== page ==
With the cooler weather, Jim and I have been walking a bit in the evening. Yes, it’s a gravel road, but by the time we get out there, most everybody’s home. Less traffic means less dust.
The other evening–maybe Monday–a new sight astonished us. Speed limit signs. Someone had planted A 35 MPH sign at the corner of our gravel road–running north and south–and the chip-and-seal road– running east and west.
Well, we said to each other, people drive 50 or 60 MPH on that nice chip-and-seal. Sort of dangerous when a car is coming the other way. Can’t always see them over the hill. Although neither of us could imagine driving a mere 35.
But as we turned to head home, we noticed a speed limit sign on OUR gravel road.
We thought about it for a bit, the question being, why 40 MPH on gravel with its potholes and skid-promoting surface, but 35 on smooth, easy to drive chip-and-seal?
The wisdom of the country commissioners? Asked tongue in cheek …
Now here’s the next question. Who will enforce these speed limits? In almost 20 years here, I’ve never seen a police car lurking to ticket miscreants on our country roads.
Oh and that beagle in the middle of the road? Not my dog. He’s one of three following us when we go for walks.
My husband tells me I complain too often about too much. And it’s true. About five years ago, my New Year’s Resolution was to complain more often, a promise that has expanded to unimagined heights.
In fact, I once complained about the number of clicks involved in an online shopping pay-you-back scheme, and the only response I got was from a young ‘un who said: “Old people. Always complaining.”
But here’s the thing. I like to walk. When I lived in town, I’d take a three mile walk in the morning before work and a three mile walk in the evening after work. Kept my stress levels under control. Gave me something to look forward to every day. Loved the endorphins.
Plus the chance to march through my neighborhood, waving to people I knew by sight, stopping to visit with friends.
But in 2000, we moved to the ‘country.’ And I thought, yippee, great place to walk.
I was so wrong. The exurbs do not come with sidewalks. Dogs–some friendly, some not–wander about. Walking on gravel is not pleasant. Easy to twist an ankle or foot. And the dust … Good heavens, either wear a mask or turn your back when a car or truck goes by.
Three years ago, maybe four, Jim got tired of hearing me complain. He went to the county commissioners and asked if our road could be treated with dust control, preferably a chip-and-seal. That would’ve given us a smooth surface for walking and reduced the dust by about 80 percent.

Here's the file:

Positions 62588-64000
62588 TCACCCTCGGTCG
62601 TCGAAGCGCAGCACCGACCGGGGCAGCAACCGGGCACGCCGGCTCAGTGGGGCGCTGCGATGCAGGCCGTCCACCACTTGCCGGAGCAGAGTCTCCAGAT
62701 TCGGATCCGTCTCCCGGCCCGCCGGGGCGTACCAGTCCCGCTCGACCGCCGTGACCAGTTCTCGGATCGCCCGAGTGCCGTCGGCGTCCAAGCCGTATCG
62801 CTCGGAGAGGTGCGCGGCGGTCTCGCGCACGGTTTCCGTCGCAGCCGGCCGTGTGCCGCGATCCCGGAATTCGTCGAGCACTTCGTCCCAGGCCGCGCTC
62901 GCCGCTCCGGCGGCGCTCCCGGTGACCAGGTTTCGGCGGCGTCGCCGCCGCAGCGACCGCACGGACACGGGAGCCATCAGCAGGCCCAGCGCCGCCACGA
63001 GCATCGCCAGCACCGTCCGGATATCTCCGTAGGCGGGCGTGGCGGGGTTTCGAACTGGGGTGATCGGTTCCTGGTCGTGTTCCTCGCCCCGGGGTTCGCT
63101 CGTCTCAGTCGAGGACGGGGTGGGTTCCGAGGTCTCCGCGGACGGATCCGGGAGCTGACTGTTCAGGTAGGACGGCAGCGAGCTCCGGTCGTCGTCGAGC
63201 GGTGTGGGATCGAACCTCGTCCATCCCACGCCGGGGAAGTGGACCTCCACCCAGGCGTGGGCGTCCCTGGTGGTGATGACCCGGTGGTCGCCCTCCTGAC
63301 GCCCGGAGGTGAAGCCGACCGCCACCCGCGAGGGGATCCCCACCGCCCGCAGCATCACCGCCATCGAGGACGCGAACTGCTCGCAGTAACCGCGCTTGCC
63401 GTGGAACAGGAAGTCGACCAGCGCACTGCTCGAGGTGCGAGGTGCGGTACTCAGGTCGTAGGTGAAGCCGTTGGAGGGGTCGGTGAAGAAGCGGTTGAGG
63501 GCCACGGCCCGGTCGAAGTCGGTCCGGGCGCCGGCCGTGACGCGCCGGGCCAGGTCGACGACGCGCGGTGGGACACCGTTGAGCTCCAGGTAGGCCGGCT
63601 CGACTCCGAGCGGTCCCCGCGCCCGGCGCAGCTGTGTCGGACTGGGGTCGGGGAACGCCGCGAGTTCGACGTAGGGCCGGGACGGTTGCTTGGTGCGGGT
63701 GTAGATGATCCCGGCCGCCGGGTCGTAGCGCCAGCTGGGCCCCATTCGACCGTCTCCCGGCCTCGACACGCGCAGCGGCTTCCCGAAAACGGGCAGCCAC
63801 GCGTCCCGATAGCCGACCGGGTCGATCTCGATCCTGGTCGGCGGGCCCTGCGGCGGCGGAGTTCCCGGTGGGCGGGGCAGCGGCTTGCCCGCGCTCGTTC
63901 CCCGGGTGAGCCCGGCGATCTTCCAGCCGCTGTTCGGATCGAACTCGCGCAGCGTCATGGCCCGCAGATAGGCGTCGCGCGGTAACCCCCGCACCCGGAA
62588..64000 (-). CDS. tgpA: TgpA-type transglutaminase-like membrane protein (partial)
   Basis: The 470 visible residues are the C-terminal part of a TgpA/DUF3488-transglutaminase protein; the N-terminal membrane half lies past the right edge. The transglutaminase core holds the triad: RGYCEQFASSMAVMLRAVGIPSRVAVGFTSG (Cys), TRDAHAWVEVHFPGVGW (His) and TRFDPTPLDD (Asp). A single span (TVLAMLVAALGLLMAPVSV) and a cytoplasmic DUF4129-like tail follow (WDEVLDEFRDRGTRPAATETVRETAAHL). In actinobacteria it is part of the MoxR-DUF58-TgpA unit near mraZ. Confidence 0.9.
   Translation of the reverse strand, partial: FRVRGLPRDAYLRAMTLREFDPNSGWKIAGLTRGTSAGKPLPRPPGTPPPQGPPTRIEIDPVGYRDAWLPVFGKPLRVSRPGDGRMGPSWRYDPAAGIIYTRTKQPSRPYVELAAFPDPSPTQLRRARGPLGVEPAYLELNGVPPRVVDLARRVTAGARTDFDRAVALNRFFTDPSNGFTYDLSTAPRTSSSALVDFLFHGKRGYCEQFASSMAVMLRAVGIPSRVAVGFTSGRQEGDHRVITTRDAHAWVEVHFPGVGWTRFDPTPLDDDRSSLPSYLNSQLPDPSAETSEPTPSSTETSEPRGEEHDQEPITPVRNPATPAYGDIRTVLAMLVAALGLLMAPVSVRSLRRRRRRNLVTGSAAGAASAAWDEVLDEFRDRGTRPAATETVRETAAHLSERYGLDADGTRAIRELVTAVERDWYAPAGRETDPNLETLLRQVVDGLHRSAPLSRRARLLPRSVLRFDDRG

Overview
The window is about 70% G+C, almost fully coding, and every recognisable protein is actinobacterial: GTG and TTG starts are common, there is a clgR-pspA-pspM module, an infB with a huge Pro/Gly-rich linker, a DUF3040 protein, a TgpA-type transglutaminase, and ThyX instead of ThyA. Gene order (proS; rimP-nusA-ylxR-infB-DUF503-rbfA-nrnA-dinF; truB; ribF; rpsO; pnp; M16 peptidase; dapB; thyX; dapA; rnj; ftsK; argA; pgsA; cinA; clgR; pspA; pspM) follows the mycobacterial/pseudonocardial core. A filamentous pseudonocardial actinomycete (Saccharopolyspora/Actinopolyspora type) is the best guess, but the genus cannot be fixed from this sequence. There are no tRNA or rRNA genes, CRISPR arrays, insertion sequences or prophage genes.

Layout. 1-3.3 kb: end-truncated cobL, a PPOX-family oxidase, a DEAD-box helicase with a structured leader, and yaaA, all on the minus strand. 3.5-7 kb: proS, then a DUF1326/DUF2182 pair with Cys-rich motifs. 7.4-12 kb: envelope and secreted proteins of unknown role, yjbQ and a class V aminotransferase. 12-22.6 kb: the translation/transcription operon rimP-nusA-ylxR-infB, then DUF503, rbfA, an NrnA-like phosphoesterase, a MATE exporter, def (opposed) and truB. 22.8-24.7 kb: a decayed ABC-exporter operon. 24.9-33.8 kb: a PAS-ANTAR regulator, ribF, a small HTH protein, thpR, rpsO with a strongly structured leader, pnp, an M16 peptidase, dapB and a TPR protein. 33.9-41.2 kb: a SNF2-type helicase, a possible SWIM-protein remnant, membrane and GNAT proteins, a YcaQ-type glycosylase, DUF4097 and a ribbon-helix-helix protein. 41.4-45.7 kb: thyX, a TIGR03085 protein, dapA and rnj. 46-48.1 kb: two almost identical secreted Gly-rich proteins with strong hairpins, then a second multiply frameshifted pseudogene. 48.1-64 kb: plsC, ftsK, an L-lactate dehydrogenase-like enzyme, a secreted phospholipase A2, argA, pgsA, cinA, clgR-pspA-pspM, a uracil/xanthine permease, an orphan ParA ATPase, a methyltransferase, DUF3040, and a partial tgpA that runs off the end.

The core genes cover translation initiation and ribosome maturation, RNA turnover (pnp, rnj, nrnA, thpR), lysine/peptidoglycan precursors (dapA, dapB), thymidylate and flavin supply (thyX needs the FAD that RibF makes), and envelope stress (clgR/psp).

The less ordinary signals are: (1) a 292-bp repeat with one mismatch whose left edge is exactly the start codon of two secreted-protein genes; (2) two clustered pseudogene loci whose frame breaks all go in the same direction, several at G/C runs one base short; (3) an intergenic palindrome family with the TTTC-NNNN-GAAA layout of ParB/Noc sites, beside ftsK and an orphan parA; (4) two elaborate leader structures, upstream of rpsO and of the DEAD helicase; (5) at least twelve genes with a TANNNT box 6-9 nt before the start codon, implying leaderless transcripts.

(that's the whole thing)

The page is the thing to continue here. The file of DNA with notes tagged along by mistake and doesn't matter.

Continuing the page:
Our commissioner promised everything and gave us nothing. So here I am, 18 years of walking–not very often–on gravel roads. And yes, I have a treadmill (boring), and those walk-in-your-house DVDs (irritating). I could drive six miles to walk around the lake, but then there’s the cost of gas and the hassle of taking the car …
The way folks talk about healthcare seems overly complicated to me. Maybe that’s because I worked in healthcare–sort of–for more years than I like to count.
The problem with healthcare in the US is profit. Too many middlemen have their fingers in the healthcare pie. And we let them.
Say you’re sick and go see the doctor. You have insurance that you’ve paid for in premiums. Your insurance tells you to pay the doctor a bit up front. Your doctor sees you, helps you, and then …
The provider bills the insurance that covers you for the premiums you’ve paid. Your doctor needs a special ‘insurance’ clerk, able to ‘work the system’ so that your insurance pays. Seem complicated? You’re right.
Why so complex? Simple answer. Insurance isn’t there to help you or your doctor. Insurance is there to make a profit.
How much simpler would it be to have single-payer healthcare? You show up with a health problem and the provider helps you. The doctor gets paid. And no one makes a profit.
Now before you start singing hallelujahs, single payer health isn’t free health. It’s paid for in taxes. But you and your employer will no longer pay the premiums, copays or deductibles that support insurance company profits.
When no one’s making a profit, healthcare gets cheaper, and people have a better chance of getting the help they need.
Oh, the flower? An African Violet hybrid called Bob Serbin.
How quickly plans can change! I tried taking a photo of THREE blooms, but one fell off during the ‘arrange to be prettier’ process.